I never had bread and butter pudding before (until now). The idea never really appealed to me. Bread soaked in milky custard. It sounded soggy and rather unpleasant. How wrong was I? Though it wasn’t love at first bite, it was rather nice! It’s rich, moist and perfect for winter.
Bread and butter pudding is a great way to use up stale bread. Breads are soaked in custard and baked until they are set. It can be served with fruits, chocolate sauce, etc. It is a popular Australian dessert, especially for kids. S said that it was something he loved and reminded him of his childhood (his mom made this often when he was a kid). I think it makes a great snack for kids. It got bread, milk and eggs (and of course, sugar). Doesn’t it resemble a breakfast recipe? Sure is, I made this in the morning and had them for breakfast dessert (after let the bread soak up the custard overnight).
|This one was baked in square tin andserved with sesame ice cream|
I used recipe from Tartine cookbook. Instead of white bread, I made this with stale me-made croissants. Isn’t it great to turn stale croissant to something absolutely delicious. S loved it so much and he was like, “now, we don’t have to give away croissants anymore ‘coz we can turn them into this”. Umm, don’t think so, I still like to share the buttery croissants with others. Though, we are both active persons, I don’t think we can keep up with eating 12 – 15 croissants every weekend. I say, let’s continue with the spirit of sharing croissants as usual.
Croissants enhanced the taste of bread pudding substantially (according to S, the pudding expert). The pudding would have been nice using white bread as well, but it was so much nicer with croissants. It was rich, buttery and velvety soft. I made this with two variations. One was baked in ramekins and served with chocolate sauce and poached pears. The other was baked in square tin with chocolate sprinkled on top and served with black sesame seeds ice cream. The one baked in square tin turned out nicer. However, it was also my second try and I had better understanding on how it worked and how it should have looked/tasted like.
|Shaved chocolate to sprinkle on the pudding, optional idea|
The pudding was wonderful with poached pear and chocolate sauce too. It made great dessert. The sauce and poached pears enhance the dish significantly. It is also simple and quick to make and a great way to use the stale leftover croissants.
From my two experiments/bakes, croissant bread pudding was best eaten warm, not hot from the oven (yup, don’t be like me, please refrain yourself). It should be left about 10 – 15 minutes to lightly cool down and for the custard to set.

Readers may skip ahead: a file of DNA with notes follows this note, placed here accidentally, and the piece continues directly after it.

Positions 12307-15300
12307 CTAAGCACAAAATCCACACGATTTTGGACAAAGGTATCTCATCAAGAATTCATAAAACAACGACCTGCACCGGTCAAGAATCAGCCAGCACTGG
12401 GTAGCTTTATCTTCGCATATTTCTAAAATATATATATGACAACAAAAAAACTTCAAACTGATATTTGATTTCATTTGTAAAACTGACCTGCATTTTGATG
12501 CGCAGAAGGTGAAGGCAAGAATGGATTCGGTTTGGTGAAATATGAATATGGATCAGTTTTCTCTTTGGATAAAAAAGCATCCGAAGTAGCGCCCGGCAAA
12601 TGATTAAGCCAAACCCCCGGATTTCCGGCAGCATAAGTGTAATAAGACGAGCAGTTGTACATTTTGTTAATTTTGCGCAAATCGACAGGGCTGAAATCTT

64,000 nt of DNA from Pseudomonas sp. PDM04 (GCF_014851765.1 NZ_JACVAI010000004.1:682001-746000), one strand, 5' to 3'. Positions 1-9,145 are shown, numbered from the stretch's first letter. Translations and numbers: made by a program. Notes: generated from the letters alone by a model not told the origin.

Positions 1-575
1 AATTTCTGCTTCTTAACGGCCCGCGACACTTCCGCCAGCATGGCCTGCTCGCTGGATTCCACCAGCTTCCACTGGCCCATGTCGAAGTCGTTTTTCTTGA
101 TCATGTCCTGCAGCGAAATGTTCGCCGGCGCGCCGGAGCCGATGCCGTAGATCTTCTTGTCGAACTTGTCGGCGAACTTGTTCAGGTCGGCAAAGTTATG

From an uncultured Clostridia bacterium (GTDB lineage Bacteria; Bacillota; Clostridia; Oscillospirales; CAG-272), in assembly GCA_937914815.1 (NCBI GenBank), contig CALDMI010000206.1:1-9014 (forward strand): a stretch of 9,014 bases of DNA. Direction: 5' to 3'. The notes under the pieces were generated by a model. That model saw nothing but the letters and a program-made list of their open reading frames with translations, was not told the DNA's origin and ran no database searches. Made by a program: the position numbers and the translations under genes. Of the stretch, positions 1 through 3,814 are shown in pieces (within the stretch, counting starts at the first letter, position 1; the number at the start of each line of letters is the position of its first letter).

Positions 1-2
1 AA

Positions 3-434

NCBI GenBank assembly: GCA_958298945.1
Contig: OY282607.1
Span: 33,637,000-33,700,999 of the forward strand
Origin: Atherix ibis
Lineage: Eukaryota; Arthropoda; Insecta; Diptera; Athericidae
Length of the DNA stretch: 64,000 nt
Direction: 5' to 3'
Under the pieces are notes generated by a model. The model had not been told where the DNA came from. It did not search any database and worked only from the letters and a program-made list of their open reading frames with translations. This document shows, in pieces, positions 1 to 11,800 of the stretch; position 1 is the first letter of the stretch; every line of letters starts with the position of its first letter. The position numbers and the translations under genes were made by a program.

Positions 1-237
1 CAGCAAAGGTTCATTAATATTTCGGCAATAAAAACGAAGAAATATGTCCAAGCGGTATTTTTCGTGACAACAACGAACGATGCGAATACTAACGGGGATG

It is very important that all custard is absorbed into the bread. Patient is a virtue here. Wait until custard is almost entirely absorbed before baking. I put the mixture (croissant filled with custard) in the fridge overnight and the custard was all absorbed the next morning. I then filled a little bit more custard into the tin before baking.
|custard was almost completely absorbed|
Don't overcrowd the bread as the bread will expand like sponge when it absorbs the custard.
Croissant Bread Pudding
Adapted from Tartine cookbook
Serve 4 – 6
Croissants (homemade or store bought) 4-5, cut into one-inch thickness slices (length-way)
Large eggs 4
Sugar 90 g
Thickened cream 1 cup
Full cream milk 1 cup (alternatively you can use 2 cups of full cream milk and omit thickened cream)
Vanilla extract 1 teaspoon
Salt ¼ teaspoon
Optional, Serve with
Preheat oven to 175c. Butter the baking tin or ramekins or any mould of your choice.
Arrange the croissant slices on a baking sheet. Place in the oven until lightly toasted, about 4 to 10 minutes, depending on the freshness of the bread. Remove from the oven and set aside to cool.
To make the custard, crack the eggs into a mixing bowl and whisk until blended. Add sugar and whisk until smooth. Add milk, vanilla, and salt and whisk until fully incorporated. Set aside.
Place the toasted croissant slices in the baking pan (I used 20-cm square tin), cutting the slices to fit as needed. Pour the custard evenly over the croissant, filling the dish to the top. You may not be able to add all of the custard at this point, Let sit for about 10 minutes, so that the croissants can absorb the custard.
(Or you can make the pudding up to this point, cover and refrigerate overnight and then bake the next day. Cover and refrigerate any extra custard for adding just before baking if the mixture does not reach the rim of the dish).
Just before baking, top off the dish with more of the custard if the previous addition has been completely absorbed. Sprinkled shaved chocolate on top of the pudding, if used. Cover the dish with aluminium foil, place in the oven, and bake the pudding for about 1 hour. (If you have refrigerated the pudding overnight before baking it, it will take 20-30 minutes longer to bake.) To test if the pudding is cooked, uncover the dish slip a knife into the centre and push the bread aside. If the custard is still very liquid, re-cover the dish and return the pudding to the oven to bake for about 10 more minutes. If only a little liquid remains, the pudding is ready to come out of the oven. The custard will continue to cook after it is removed from the oven and it will set up as it cools.
Let the pudding cool for about 10 minutes before serving.
Serve the pudding with poached pears, sautéed fruits, coulis, chocolate sauce or have them as is.
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